Clearly if you are a small Internet application provider or software developer that has traditionally had to pay for access through a carrier, open, non-discriminatory access would prove a major boon. Then again, Internet carriers – wired and wireless – have invested huge amounts of capital in building their own proprietary networks. Since there is no evidence that there is a lack of competition, why should the government tell any of them what they should or should not carry on their networks? Indeed, since the early 1990s, when the Web evolved from a glimmer in the eye of Tim Berners-Lee, to a reality, there have been so few real complaints (and so few complaints from consumers, even as competitors bash each other about), why fix something that doesn’t appear to be or have been broken for almost two decades?

Confused as to how the FCC proceedings might or might not affect your business? Thinking about participating in the dialog or submitting comments to the FCC? Let Rimon help you. To stay informed, keep your mouse tuned to Legal Bytes, and if you need to know more, please feel free to call me or the Rimon attorney with whom you regularly work.

A Pirate’s Life (Not) For Me: France Strikes Out Internet Piracy

This post was also written by Andrew Boortz.

Over the last several months, France’s Parliament has been focusing on the issue of Internet piracy. In May, both houses of the French parliament passed the so-called “three strikes” law which would have given an independent body the ability to disconnect file-sharers from their ISPs. In June, the law was declared unconstitutional by the Constitutional Council because, under French law, the power to force such disconnection could only come through issuance of a court order. In response, French President Nicolas Sarkozy gave the first Presidential speech to the French Parliament in 150 years and passionately defended regulation of Internet piracy.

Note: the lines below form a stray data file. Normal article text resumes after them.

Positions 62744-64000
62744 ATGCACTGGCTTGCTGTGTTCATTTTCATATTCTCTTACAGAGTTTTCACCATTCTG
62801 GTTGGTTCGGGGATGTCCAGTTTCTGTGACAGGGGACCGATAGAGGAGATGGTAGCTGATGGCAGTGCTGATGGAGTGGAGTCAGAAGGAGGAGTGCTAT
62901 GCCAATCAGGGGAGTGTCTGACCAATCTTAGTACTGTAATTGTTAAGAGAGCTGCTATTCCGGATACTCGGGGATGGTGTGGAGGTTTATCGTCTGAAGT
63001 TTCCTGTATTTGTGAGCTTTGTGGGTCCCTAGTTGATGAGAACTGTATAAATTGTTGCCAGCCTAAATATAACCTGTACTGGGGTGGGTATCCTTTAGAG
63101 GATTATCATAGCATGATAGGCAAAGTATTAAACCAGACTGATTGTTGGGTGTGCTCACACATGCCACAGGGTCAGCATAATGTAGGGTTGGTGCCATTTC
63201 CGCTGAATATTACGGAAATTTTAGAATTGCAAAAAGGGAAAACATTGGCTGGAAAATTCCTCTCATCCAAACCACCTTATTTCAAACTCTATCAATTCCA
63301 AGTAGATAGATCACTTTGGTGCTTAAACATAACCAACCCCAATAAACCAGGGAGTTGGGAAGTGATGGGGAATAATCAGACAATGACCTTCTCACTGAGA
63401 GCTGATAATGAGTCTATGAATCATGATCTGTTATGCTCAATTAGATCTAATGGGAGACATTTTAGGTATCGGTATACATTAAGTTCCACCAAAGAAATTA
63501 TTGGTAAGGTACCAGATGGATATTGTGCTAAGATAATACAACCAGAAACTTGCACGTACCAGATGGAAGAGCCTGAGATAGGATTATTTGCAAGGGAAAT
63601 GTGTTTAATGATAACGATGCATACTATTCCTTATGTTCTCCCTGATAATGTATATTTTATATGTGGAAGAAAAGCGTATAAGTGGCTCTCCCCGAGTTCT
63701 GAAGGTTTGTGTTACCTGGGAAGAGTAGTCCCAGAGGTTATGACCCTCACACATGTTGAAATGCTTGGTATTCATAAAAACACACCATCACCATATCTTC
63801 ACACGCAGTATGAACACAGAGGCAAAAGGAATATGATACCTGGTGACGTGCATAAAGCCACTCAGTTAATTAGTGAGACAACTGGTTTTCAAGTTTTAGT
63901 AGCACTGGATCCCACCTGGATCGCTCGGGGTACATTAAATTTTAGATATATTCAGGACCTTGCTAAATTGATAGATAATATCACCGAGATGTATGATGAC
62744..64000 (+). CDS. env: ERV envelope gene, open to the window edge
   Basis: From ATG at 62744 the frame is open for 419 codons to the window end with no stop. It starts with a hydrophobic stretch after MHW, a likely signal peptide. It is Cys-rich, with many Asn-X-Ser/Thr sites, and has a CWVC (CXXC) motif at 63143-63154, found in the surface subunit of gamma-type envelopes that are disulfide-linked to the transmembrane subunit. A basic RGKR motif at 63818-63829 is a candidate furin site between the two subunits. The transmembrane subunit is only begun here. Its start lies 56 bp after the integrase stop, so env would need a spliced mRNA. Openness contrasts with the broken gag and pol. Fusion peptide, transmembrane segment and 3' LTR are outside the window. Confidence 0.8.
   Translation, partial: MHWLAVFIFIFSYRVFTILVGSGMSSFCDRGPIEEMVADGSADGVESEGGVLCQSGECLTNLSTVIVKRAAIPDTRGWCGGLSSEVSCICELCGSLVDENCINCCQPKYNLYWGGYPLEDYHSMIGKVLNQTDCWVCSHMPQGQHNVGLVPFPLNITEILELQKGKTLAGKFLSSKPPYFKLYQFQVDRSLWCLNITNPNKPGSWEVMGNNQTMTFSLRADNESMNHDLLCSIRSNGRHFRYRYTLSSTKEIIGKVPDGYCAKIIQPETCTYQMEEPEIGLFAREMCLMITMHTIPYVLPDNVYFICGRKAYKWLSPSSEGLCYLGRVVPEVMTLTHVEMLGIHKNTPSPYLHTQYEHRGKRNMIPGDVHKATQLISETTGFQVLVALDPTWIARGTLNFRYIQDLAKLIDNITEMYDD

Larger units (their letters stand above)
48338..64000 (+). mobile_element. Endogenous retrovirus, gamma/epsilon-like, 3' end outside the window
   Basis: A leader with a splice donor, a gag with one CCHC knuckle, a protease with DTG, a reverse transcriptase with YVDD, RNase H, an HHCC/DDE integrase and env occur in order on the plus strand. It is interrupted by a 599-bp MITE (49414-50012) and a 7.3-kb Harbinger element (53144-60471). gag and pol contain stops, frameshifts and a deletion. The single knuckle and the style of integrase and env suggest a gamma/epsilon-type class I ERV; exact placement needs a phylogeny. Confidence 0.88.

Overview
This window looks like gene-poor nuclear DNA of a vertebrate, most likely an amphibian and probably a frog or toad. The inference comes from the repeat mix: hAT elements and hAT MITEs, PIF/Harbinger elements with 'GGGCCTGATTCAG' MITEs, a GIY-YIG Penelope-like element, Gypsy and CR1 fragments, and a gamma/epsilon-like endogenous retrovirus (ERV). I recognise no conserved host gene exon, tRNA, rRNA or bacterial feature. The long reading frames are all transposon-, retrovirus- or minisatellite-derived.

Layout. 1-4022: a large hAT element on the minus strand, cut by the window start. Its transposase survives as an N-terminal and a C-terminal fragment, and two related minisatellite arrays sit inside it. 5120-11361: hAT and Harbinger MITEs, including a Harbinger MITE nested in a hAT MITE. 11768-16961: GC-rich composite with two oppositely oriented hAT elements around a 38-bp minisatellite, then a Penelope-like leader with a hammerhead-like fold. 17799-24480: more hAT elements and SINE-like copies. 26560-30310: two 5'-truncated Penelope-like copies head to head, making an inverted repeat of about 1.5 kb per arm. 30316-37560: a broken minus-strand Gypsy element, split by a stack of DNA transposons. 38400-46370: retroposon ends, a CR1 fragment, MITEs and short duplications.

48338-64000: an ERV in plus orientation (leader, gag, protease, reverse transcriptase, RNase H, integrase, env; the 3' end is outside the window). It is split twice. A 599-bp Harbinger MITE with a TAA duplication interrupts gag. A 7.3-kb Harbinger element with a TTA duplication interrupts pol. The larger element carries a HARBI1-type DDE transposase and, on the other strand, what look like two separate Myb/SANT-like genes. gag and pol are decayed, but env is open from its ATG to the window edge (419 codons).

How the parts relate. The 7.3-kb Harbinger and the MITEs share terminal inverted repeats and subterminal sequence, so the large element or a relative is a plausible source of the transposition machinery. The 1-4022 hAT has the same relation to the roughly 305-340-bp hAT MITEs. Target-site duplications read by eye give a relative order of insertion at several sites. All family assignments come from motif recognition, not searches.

After President Sarkozy’s speech, the French Senate drafted and passed a modified version of the “three strikes” law which would allow alleged infringers to present their case to a French court, prior to losing their Internet connection. Judges in these hearings would have the power to: (1) order disconnection of the alleged infringer’s Internet access; (2) fine the alleged infringer up to €300,000; and/or (3) sentence the alleged infringer to a two-year prison term. Just yesterday (September 15th), the French National Assembly gave preliminary approval to the measure by a vote of 285-225 and now, a joint committee will unify the Senate and Assembly versions and present a final bill to both houses for a vote on September 22nd.

In looking back over the piracy-related events of this year, it may well turn out that 2009 will be remembered as a watershed year in the struggle between Internet pirates and rights holders.  With the Jammie Thomas and Joel Tenenbaum verdicts in the States, the pseudo-shuttering of the Pirate Bay in Sweden, the implementation of a self-imposed, self-regulatory “three strikes” policy by Ireland’s largest ISP (created under threat of massive litigation) and now France’s revised and revitalized new “three strikes” law, the global community is indeed tilting towards greater sanctions and regulation of Internet piracy.

This raises questions for technology innovators. For example, Facebook, which according to a CNN report out today has a social network population nearly as large as the population of the United States, will soon launch a voice chat feature.  Most likely, the feature could be used to stream media across the globe as well as the nation? Would Facebook be liable for creation and distribution of such a feature, which is similar to that which created liability for the Pirate Bay creators for their torrent-tracking website?

Need help? Confused by the torrent of information, technology and legal rights?  Need to know more? Contact Andrew (“Drew”) Boortz, in our Washington, D.C. office, call me or contact the Rimon attorney with whom you regularly work.

Identity Theft: Don’t Just Yell ‘Stop Thief.’ Audit Something!